Opportunity: She stayed by Master’s side during the recognition ceremony and was very visible throughout most of the night. After the midnight toast, a friend noticed that Delia was very upset as she left the room. Around 1:00 a.m. Delia told several friends that she had a headache and was going to go to bed. Although her hotel was only 30 minutes away from the mansion, the doorman saw her walk into the hotel at 2:30 a.m. She says that she went to a convenience store to buy medicine, but the clerk does not remember seeing her that night.
Motive: The rumor throughout the tournament had been that Nathan was going to break up with Delia. Nathan told Gregory that Delia only loved his money. Delia’s friends also heard Delia say to herself around 12:45 that night that she could not “believe this was happening.” Many people expected “fireworks” from the overly emotional Delia when Nathan broke off the engagement.
Kayla Masters, Nathan Masters’ ex-wife and tournament manager
Opportunity: Although she was very visible throughout the night, guests commented that they noticed her looking around as if searching for someone and then leaving the ballroom and returning about ten to fifteen minutes later. This happened at least twice, once around 8:45 and again around 9:30. Kayla explained that she was “powdering her nose” or “brushing her hair.”
Motive: Kayla was very angry with Nathan. She had enjoyed her wealthy lifestyle and her circle of friends when she was married to Nathan. Kayla is still the beneficiary of Nathan’s life insurance policies and will be until he remarries. Kayla will get over $3,000,000 in book rights and insurance since Nathan is now dead. Many billiards players believe that Kayla actually wrote Trick Shots and other books for which Nathan took credit.
Ellen Smart, a competitive young billiards player and avid gardener
Opportunity: Although she spoke to several people across the course of the evening, no one can remember seeing her between 8:30 and 9:30. She says that she took a walk to admire Lady Skylark’s prize-winning roses.
Motive: Ellen has competed for the past three years. She is younger than most billiards players in this circle and feels no one takes her seriously. Nathan had written in one of his articles that she was “too young to be good yet, and too stubborn to learn from true experts.” She was furious about this comment. The only person who seemed able to beat Ellen, though, was Nathan Masters. During the ball, Ellen complained that Nathan was the only thing that stood in her way.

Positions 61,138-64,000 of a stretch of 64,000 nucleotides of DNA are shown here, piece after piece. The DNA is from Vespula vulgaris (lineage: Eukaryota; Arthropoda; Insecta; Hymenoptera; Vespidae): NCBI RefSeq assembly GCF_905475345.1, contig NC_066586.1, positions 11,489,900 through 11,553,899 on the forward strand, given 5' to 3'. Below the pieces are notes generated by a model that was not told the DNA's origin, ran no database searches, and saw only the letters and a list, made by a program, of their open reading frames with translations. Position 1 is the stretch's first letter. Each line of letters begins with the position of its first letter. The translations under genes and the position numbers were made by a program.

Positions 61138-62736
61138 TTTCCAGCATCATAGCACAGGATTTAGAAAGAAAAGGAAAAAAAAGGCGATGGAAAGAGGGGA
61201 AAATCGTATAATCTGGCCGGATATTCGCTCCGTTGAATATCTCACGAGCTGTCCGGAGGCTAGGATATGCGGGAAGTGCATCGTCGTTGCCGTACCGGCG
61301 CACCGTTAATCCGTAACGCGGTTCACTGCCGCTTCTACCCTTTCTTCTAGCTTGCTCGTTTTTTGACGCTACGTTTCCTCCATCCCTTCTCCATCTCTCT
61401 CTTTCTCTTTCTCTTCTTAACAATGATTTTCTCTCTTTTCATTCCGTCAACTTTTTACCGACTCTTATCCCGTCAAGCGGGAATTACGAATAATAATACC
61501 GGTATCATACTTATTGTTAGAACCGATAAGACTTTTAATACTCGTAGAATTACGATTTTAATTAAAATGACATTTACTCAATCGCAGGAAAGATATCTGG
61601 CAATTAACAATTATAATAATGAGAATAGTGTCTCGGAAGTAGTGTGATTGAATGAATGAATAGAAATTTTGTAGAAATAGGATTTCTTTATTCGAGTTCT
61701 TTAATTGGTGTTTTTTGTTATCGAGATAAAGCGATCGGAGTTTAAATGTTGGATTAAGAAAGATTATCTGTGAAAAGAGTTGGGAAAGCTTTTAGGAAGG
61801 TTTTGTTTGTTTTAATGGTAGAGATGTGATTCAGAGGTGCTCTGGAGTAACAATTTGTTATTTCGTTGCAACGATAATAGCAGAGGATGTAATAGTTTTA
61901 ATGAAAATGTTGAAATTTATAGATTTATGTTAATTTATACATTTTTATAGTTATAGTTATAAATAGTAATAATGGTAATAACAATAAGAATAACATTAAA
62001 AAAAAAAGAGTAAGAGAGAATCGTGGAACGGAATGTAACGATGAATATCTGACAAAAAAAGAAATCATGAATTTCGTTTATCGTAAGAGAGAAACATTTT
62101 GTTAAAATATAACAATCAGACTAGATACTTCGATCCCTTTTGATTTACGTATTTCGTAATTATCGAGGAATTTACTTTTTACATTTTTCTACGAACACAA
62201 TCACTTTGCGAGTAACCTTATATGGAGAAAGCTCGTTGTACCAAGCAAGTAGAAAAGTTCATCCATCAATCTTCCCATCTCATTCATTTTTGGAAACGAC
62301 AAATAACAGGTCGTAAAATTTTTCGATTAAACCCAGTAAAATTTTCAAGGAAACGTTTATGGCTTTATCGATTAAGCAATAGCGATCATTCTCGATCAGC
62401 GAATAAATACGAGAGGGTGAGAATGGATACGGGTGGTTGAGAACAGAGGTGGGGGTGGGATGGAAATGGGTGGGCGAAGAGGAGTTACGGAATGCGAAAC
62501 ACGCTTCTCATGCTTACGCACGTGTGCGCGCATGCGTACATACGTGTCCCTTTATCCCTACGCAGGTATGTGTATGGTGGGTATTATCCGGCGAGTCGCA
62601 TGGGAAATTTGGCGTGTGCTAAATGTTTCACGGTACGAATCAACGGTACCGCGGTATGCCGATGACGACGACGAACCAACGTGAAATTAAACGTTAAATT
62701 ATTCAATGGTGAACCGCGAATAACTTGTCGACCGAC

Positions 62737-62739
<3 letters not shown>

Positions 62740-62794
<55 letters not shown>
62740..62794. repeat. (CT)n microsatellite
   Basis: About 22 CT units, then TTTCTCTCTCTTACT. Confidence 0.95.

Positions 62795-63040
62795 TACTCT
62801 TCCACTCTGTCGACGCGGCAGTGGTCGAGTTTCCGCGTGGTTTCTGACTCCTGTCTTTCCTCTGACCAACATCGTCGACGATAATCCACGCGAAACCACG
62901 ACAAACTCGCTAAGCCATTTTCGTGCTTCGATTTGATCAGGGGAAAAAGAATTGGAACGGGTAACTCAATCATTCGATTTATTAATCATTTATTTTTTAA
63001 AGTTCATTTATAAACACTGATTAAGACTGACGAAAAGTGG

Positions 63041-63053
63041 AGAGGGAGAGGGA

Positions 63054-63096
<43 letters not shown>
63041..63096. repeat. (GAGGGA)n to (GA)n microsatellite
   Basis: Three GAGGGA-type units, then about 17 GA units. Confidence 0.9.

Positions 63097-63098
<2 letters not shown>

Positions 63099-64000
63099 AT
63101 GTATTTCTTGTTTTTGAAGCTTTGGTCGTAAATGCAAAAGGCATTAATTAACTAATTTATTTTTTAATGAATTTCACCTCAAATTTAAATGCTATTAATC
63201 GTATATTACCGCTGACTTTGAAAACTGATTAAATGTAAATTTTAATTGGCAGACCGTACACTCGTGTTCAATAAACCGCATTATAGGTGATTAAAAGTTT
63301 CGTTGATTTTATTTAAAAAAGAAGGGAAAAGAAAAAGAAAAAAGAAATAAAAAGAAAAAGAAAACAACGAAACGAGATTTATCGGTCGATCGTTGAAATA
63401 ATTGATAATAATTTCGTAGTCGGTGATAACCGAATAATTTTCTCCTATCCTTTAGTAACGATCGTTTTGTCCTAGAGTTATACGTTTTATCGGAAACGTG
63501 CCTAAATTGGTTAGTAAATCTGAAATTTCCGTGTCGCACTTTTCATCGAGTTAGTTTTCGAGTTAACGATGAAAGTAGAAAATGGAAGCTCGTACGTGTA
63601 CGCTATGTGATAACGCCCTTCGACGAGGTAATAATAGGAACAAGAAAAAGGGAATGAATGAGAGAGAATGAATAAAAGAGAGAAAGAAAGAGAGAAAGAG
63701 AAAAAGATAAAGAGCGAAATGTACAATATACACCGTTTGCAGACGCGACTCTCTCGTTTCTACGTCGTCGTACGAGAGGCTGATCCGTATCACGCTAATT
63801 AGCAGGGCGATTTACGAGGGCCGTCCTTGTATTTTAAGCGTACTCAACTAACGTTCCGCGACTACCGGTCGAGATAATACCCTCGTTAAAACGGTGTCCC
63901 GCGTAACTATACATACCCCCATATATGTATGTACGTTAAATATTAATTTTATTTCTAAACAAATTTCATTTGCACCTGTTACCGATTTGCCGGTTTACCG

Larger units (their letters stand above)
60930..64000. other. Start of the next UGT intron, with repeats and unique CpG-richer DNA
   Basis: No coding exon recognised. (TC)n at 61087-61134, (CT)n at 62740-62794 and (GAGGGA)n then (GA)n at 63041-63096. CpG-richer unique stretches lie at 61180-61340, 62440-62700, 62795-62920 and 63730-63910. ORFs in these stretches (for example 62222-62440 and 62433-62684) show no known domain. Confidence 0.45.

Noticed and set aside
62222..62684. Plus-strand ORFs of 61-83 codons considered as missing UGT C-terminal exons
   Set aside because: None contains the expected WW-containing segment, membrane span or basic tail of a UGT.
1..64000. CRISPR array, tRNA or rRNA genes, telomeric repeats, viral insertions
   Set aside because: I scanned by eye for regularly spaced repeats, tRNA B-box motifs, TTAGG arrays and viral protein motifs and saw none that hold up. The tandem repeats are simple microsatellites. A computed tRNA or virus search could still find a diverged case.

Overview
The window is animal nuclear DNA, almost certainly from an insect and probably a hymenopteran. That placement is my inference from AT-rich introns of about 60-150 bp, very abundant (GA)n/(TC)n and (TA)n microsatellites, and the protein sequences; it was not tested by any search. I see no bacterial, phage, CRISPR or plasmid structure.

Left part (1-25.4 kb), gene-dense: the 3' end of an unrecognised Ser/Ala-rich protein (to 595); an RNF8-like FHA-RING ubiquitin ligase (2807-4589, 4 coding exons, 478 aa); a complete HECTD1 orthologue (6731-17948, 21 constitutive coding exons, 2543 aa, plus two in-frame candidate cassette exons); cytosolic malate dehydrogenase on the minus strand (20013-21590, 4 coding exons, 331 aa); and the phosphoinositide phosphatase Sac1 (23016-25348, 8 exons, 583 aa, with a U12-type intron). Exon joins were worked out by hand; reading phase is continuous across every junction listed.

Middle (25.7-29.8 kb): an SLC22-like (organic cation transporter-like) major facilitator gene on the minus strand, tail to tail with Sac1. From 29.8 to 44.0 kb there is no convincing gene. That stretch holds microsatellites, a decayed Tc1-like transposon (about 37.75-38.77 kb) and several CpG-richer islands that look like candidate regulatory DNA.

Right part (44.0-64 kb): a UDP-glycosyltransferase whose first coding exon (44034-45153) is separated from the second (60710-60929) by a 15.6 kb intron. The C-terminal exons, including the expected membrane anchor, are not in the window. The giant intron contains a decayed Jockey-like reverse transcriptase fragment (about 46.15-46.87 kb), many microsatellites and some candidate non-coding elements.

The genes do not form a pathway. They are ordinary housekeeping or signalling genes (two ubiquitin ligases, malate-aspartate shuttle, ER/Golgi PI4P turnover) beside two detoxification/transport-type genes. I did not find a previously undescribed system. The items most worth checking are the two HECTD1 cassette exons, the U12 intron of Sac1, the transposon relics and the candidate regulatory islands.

7:00 - Guests began to arrive for the Skylark Billiards Ball
7:30 - The Recognition Ceremony for the eight players who had passed the first round of competition. Nathan Masters was among those eight.
7:45 - The Ball officially opened with Sir Richard and Lady Skylark dancing the waltz. Gregory claims this is when he apologized to Nathan.
8:00 - Supper was served in the dining room beyond the ballroom. Guests were free to serve themselves from the buffet tables.
8:15 - Nathan Masters excused himself to friends, saying he had an appointment to meet someone. He was not seen again that evening.
8:30 - Ellen Smart left the ballroom to walk in the garden and look at Lady Skylark’s prize-winning roses.
8:45 - Kayla Masters was seen leaving the ballroom after looking for someone.
8:55 - Kayla Masters returned to the ballroom.
9:25 - Ellen says that she returned to the ballroom about 9:25, but no one remembers seeing her for at least another ten minutes.
9:30 - Kayla Masters left the ballroom a second time.
9:35 - Ellen was seen once again in the ballroom.
9:45 - Kayla was seen in the ballroom again.
12:00 - The champagne toast was given.
12:05 - A friend noticed that Delia was upset as she left the room.
12:10 - Gregory Backwell disappeared for half an hour. He says he was simply trying to get a spot off his tuxedo in the men’s room.
12:15 - Ellen is heard saying, “Nathan Masters is the one thing that stands between me and victory.”
12:45 - Delia was heard saying, “I can’t believe this is happening.”
1:00 - Delia left the ball with a headache. She claims she went back to her hotel.
2:30 - The doorman at Delia’s hotel lets her in. She says she was at a drug store during the missing hour and a half.
4:00 - The cleaning staff finds Nathan Masters’ body in the Billiard Room. This is a private room and guest should not have entered it during the evening.
Gregory Backwell, a fellow billiards player and old friend of Nathan Masters
Personality: Gregory has always been an easy-going guy. He does not anger easily. When he blew up in public, he must have been very upset.